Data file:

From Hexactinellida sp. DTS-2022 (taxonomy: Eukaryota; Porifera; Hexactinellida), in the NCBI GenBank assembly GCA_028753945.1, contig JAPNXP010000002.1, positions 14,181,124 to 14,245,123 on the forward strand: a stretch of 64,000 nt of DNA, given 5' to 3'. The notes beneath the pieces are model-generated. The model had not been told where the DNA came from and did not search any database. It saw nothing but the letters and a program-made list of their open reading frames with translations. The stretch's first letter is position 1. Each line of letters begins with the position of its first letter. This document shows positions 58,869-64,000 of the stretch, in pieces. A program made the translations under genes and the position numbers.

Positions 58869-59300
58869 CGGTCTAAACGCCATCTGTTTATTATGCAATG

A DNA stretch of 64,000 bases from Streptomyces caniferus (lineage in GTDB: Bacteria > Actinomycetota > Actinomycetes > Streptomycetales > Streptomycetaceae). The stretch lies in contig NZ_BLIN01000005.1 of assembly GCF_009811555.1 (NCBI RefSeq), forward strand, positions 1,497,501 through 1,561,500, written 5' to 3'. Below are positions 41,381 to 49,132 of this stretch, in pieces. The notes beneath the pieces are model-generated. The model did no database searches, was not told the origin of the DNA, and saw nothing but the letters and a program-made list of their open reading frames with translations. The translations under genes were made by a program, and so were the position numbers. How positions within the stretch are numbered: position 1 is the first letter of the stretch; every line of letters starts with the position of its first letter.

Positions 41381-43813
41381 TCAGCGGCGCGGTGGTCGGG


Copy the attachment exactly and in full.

From Hexactinellida sp. DTS-2022 (taxonomy: Eukaryota; Porifera; Hexactinellida), in the NCBI GenBank assembly GCA_028753945.1, contig JAPNXP010000002.1, positions 14,181,124 to 14,245,123 on the forward strand: a stretch of 64,000 nt of DNA, given 5' to 3'. The notes beneath the pieces are model-generated. The model had not been told where the DNA came from and did not search any database. It saw nothing but the letters and a program-made list of their open reading frames with translations. The stretch's first letter is position 1. Each line of letters begins with the position of its first letter. This document shows positions 58,869-64,000 of the stretch, in pieces. A program made the translations under genes and the position numbers.

Positions 58869-59300
58869 CGGTCTAAACGCCATCTGTTTATTATGCAATG

A DNA stretch of 64,000 bases from Streptomyces caniferus (lineage in GTDB: Bacteria > Actinomycetota > Actinomycetes > Streptomycetales > Streptomycetaceae). The stretch lies in contig NZ_BLIN01000005.1 of assembly GCF_009811555.1 (NCBI RefSeq), forward strand, positions 1,497,501 through 1,561,500, written 5' to 3'. Below are positions 41,381 to 49,132 of this stretch, in pieces. The notes beneath the pieces are model-generated. The model did no database searches, was not told the origin of the DNA, and saw nothing but the letters and a program-made list of their open reading frames with translations. The translations under genes were made by a program, and so were the position numbers. How positions within the stretch are numbered: position 1 is the first letter of the stretch; every line of letters starts with the position of its first letter.

Positions 41381-43813
41381 TCAGCGGCGCGGTGGTCGGG